Nurses still 'suspicious' of MMR
NT Online News
posted on 11 02 2005

The vast majority of nurses lack confidence in the measles, mumps and rubella (MMR) vaccine despite overwhelming evidence that it does not cause autism.

In a poll of over 300 nurses conducted on, 94% said they were 'still suspicious' of MMR.

The results come as a leading academic today said the UK has ‘all but lost the battle for MMR’.

Professor Paul Bellaby, writing in the British Medical Journal blamed the lack of support for MMR on a failure of leadership by health professionals, lack of support from politicians, including the prime minister, and journalists who ‘have more interest in amplifying risk than allaying public anxiety’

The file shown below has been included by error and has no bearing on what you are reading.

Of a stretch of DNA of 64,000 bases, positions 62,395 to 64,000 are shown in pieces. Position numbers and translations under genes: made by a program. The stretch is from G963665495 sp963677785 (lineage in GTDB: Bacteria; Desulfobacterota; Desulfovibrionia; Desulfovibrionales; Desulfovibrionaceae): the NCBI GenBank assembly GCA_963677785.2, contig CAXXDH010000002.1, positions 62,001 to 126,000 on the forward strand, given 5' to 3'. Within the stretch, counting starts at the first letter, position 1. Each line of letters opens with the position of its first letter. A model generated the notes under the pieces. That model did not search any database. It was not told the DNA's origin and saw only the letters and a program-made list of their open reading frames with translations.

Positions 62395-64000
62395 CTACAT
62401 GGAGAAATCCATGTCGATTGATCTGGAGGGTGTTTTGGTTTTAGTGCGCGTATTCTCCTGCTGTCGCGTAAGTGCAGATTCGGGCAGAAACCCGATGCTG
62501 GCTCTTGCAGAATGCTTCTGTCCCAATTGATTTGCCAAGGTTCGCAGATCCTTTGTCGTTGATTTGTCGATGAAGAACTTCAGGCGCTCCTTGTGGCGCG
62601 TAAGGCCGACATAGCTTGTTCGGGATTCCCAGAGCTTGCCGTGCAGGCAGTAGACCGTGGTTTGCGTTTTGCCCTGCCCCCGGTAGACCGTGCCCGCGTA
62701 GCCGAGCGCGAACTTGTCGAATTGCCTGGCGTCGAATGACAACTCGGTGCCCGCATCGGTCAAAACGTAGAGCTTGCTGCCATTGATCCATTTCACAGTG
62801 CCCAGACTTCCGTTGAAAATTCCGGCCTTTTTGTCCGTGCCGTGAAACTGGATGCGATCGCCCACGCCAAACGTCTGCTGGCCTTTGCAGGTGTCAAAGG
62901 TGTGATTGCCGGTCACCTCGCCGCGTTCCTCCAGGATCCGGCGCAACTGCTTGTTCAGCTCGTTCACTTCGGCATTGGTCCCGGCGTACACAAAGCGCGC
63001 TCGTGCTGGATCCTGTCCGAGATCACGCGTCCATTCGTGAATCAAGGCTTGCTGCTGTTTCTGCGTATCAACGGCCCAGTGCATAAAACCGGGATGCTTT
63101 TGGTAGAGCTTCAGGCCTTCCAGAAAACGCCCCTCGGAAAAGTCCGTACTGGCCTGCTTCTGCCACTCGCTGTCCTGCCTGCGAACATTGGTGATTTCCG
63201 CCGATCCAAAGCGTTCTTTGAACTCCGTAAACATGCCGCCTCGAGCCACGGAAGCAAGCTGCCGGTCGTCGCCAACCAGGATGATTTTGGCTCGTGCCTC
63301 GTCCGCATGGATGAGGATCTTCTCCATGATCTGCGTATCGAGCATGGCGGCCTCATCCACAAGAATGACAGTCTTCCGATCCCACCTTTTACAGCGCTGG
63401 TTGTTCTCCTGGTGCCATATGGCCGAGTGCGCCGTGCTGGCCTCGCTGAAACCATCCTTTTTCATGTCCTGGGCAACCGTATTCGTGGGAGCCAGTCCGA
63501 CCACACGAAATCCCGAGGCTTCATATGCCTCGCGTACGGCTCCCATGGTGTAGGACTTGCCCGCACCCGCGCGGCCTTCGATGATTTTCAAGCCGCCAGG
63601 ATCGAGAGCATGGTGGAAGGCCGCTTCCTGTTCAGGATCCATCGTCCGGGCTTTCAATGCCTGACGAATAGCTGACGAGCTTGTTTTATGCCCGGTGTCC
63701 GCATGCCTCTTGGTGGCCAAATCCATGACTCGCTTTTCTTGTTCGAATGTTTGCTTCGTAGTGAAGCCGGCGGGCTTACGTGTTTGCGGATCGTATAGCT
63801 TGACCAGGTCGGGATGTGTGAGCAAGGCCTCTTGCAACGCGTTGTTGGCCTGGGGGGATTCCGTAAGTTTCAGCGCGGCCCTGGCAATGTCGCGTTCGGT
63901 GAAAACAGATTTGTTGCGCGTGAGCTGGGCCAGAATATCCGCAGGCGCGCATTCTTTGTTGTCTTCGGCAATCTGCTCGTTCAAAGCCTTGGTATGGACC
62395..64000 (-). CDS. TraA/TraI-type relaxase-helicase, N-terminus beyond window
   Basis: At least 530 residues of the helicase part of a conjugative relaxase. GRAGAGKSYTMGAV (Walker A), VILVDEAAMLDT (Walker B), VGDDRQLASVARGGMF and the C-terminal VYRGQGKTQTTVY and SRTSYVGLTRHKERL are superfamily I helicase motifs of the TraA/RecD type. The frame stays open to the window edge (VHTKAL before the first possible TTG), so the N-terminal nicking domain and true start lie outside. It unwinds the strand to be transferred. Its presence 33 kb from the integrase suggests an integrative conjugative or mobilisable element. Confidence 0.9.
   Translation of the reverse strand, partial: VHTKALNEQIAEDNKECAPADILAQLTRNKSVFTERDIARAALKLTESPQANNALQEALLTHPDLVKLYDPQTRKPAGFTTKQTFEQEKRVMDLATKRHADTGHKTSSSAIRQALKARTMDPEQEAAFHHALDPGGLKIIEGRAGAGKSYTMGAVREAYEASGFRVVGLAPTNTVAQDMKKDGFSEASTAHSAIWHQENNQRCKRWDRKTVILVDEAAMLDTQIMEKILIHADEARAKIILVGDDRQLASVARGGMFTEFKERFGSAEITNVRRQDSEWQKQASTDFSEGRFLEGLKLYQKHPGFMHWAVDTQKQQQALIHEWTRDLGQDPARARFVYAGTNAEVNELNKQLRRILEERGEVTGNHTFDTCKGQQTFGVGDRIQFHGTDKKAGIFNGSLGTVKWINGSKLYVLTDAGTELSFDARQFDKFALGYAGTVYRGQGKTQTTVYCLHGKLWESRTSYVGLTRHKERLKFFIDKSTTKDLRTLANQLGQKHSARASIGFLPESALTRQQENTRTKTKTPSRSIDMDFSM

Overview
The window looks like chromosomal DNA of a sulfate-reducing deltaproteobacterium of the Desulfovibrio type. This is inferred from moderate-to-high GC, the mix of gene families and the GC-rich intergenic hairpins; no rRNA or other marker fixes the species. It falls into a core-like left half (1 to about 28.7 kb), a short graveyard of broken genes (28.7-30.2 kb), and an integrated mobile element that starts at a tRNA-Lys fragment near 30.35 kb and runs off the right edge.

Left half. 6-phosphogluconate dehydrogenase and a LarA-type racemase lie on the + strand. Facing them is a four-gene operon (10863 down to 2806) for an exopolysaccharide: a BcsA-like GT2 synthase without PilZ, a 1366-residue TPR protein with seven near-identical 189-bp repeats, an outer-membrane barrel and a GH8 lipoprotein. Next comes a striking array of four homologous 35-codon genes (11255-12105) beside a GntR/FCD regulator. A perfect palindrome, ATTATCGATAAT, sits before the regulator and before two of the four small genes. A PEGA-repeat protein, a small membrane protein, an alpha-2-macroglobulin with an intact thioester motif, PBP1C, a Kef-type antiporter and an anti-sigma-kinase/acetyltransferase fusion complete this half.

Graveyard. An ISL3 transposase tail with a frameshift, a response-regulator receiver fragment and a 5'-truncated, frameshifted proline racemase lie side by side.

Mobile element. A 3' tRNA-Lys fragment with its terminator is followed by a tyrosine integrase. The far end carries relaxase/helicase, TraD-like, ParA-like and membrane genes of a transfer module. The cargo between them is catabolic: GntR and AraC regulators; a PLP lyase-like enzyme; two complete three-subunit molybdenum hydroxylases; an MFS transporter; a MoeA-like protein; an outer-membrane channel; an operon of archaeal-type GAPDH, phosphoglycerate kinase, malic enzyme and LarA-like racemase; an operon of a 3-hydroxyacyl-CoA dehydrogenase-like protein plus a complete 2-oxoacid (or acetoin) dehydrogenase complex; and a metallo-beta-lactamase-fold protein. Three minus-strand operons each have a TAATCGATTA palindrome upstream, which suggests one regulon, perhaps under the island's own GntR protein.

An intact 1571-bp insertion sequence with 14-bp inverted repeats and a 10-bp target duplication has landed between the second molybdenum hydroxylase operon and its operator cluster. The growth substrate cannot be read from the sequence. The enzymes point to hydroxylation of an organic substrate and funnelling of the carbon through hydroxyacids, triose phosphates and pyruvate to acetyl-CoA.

Last week week a major Japanese study showed no link between the vaccine and childhood autism.

The research is the latest in a long line of studies which have failed to replicate or validate a paper published in The Lancet in 1998 suggesting the vaccine caused bowel disease and autism.

Up to that point, MMR vaccinations in the United Kingdom reached 92% of its targets. But by 2002, the United Kingdom lost considerable ground and  coverage of MMR in London is around 75%.

Reference: Bellaby P (2005) Has the UK government lost the battle over MMR? BMJ 330 (7491) 552-553